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The Year of Covid-19 Crisis: How Do We Achieve Sustainable Development Goals By 2030?

Representative image.

Representative image.

The virus has already negated some of the progress made in specific areas above and has further disrupted the 15-year global efforts to improve the lives of people through the achievement of the 17 SDGs by 2030.

The year 2020 marks the start of the Decade of Action to deliver the Sustainable Development Goals (SDGs) by 2030. From eliminating poverty and hunger to reversing climate change, this period was set to advance a shared vision and accelerate responses to the world’s gravest challenges. Ever since the 2030 Agenda launched in 2015, some gains were visible: the share of children and youth out of school had fallen; the incidence of many communicable diseases was on the decline; access to safely managed drinking water had improved; and women’s representation in leadership roles was increasing. However, the year greeted us with an unknown – The Covid-19.

With over 20+ million cases globally, the precipitous spread of the novel coronavirus has turned a public health emergency into one of the worst human and economic crisis of our lifetimes. Suddenly the conversations are more intense around food security, job losses, family safety among others.

The virus has already negated some of the progress made in specific areas above and has further disrupted the 15-year global efforts to improve the lives of people through the achievement of the 17 SDGs by 2030.

As per UN Sustainable Development Goals Report 2020, an estimated 71 million people may be pushed into extreme poverty this year, the first rise in global poverty since 1998; there could be more underemployment and unemployment for the already vulnerable informal sector workers - nearly half the global workforce; more under-5 deaths and maternal deaths due to disruption in health and vaccination services and limited access to diet and nutrition services; surge in violence against women cases; increased health risks for over one-billion slum dwellers worldwide due to poor infrastructure.

Overall, while the pandemic has negatively affected SDGs like SDG 1 (no poverty); SDG 2 (zero hunger); SDG 3 (good health and wellbeing); SDG 8 (decent work and economic growth); SDG 10 (reduced inequalities) it has also brought a relief in areas related to SDG 12 (responsible consumption and production), SDG 13 (climate action), SDG 14 (life below water) & SDG 15 (life on land). The picture is also grim for India. Ranking 117 in Sustainable Development Goals (SDG) Index 2020 with overall score of 61.92 out of 100, the country faces a more challenging task ahead to be able to mitigate the impacts of the crisis. With one of the lowest health budgets in the world, it needs to realign and reset priorities quickly.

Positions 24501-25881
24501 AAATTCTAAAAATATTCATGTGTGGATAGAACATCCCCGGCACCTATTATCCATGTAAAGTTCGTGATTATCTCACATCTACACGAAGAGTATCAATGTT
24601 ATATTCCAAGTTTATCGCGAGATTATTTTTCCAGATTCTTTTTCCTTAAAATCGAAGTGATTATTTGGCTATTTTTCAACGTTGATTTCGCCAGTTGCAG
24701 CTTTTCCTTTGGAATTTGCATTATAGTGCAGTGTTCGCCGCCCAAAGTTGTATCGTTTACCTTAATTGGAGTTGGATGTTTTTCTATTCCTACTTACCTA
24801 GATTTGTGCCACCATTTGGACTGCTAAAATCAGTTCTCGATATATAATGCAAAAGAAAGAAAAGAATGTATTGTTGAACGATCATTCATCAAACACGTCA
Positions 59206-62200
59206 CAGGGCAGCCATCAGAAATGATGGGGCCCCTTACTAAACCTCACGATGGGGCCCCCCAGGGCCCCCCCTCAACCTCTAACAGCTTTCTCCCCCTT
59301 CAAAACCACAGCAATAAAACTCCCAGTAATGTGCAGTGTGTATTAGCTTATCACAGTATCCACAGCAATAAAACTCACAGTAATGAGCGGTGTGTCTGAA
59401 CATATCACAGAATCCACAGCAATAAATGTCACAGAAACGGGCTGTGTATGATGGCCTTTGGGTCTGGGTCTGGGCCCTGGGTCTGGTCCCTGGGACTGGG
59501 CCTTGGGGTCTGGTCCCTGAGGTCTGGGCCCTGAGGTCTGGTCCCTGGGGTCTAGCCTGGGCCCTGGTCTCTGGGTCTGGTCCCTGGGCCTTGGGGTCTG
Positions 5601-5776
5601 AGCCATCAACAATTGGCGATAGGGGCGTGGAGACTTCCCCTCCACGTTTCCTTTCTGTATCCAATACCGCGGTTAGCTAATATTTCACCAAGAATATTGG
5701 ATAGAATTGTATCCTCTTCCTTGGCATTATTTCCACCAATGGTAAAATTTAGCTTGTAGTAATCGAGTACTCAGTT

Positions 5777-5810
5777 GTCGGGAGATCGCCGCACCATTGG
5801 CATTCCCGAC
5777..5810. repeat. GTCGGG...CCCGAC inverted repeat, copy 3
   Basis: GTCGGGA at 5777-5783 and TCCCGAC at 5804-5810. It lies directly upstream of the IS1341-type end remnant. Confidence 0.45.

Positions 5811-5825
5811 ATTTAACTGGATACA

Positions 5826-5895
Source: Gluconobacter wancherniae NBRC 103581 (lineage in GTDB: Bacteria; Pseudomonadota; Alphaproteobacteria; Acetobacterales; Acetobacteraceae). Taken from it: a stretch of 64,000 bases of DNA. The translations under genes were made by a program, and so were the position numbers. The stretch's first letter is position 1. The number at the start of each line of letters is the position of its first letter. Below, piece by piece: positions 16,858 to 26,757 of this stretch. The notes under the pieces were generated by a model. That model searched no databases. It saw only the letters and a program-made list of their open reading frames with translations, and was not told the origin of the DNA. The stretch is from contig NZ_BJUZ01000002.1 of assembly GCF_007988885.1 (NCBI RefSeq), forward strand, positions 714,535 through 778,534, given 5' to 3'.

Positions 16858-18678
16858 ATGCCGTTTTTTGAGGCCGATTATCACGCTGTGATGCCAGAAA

It is imperative to understand that both the SDGs and the COVID-19 pandemic response are intertwined and cannot be tackled by a piecemeal approach. This pandemic has brought to the forefront of the weaknesses in our global system. As the world fights the crisis, we cannot ignore the fact that SDGs still offer us the best chance to move ahead. It is an opportunity for us to act in solidarity, ramp up necessary actions and take it as an impetus to achieve the SDGs. Countries need to come together to protect the progress already made towards the SDGs, accelerate the universal provision of quality basic services, and maintain the environmental gains of this period to reverse trends in the degradation of nature. It is an opportune moment to shift to a more sustained consumption and transition to a green economy – something that has been eluding us over various decades.

What does the world require now? We need a coordinated and comprehensive international response and recovery effort, based on sound data and science which is guided by the Sustainable Development Goals. We need a large-scale multilateral response to ensure that developing countries have the resources they need to protect households and businesses. We need sound recovery packages that facilitate the shift to a low-carbon, climate-resilient economy and support universal access to quality public services. And, above all, we need leadership to ensure that statistical organizations have the tools and resources to facilitate timely and smart decision-making.

(The author is the Managing Director, IPE Global.)

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